What are mitigating circumstances?
If you have suffered serious and unforeseen circumstances during your studies which have affected your ability to complete an assessment, you should let the College know by submitting a request for mitigating circumstances.
What are the grounds for mitigating circumstances?
Grounds must be unforeseeable and unavoidable circumstances which have had a significant impact on your academic performance. They must have occurred at the time of the assessment, or the time immediately preceding it. Examples include:
- Serious short term illness or injury
- Death or significant illness of a close family member or friend
- Significant personal or family crises
- A technical problem which as affected the ability to access teaching or assessment
- Accommodation crisis
How should I submit my request?
The request must be made within 10 working days of the assessment deadline. You must provide evidence to support your claim and clearly state which assessments have been affected by the circumstances. If you are unable to provide evidence within the time period, you should state this in the request and provide the evidence as soon as you have it.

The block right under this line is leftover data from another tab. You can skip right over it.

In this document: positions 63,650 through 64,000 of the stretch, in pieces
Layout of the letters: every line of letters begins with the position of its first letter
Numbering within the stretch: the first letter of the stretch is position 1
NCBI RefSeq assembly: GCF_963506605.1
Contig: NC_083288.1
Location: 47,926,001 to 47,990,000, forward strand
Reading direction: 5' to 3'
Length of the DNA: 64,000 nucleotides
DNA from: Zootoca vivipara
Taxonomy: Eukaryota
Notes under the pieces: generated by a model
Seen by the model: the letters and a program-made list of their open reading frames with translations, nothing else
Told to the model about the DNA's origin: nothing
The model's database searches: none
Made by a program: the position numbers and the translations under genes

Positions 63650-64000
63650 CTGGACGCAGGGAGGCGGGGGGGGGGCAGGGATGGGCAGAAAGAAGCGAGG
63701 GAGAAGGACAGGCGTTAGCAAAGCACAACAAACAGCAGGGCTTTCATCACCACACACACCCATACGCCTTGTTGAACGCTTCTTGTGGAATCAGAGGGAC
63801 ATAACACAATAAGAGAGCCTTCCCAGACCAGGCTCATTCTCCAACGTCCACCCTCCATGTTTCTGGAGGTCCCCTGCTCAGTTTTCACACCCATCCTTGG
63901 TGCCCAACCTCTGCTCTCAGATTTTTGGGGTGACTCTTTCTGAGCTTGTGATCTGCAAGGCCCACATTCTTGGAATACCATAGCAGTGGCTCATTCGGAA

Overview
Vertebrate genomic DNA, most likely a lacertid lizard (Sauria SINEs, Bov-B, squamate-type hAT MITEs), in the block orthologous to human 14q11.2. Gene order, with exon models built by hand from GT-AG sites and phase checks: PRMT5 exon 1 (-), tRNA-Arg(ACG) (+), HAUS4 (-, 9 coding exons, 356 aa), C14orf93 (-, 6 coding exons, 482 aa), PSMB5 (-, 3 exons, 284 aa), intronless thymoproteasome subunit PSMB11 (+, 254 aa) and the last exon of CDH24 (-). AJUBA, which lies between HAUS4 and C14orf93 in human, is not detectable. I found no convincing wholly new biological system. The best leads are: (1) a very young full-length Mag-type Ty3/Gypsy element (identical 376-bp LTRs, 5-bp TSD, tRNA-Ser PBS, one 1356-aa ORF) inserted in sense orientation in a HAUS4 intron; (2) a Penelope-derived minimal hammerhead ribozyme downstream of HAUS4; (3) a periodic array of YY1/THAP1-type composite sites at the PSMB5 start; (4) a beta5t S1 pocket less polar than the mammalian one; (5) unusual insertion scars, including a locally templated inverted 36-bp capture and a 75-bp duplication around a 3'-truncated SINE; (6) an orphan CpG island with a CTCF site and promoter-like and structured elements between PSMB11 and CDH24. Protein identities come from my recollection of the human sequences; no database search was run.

Can I submit a late request?
Late claims can be accepted under limited circumstances. You should submit the request as soon as possible, providing credible and compelling reasons for the late submission, providing evidence to support the lateness. Lack of awareness of the procedure is not an accepted reason.
What happens after I have submitted my request?
Your department will consider the request and evidence during regular Mitigating Circumstances Boards. They will either accept or reject your request. If your request has been rejected, you will have one more chance to re-submit based on new evidence within 5 working days of the decision.
If your request has been accepted, you may be offered a deferral (a chance to retake the assessment at a later date) or be allowed a late submission.
Can I appeal a mitigating circumstances decision?
You may submit an appeal under the academic appeals procedure on the grounds of procedural unfairness or irregularity.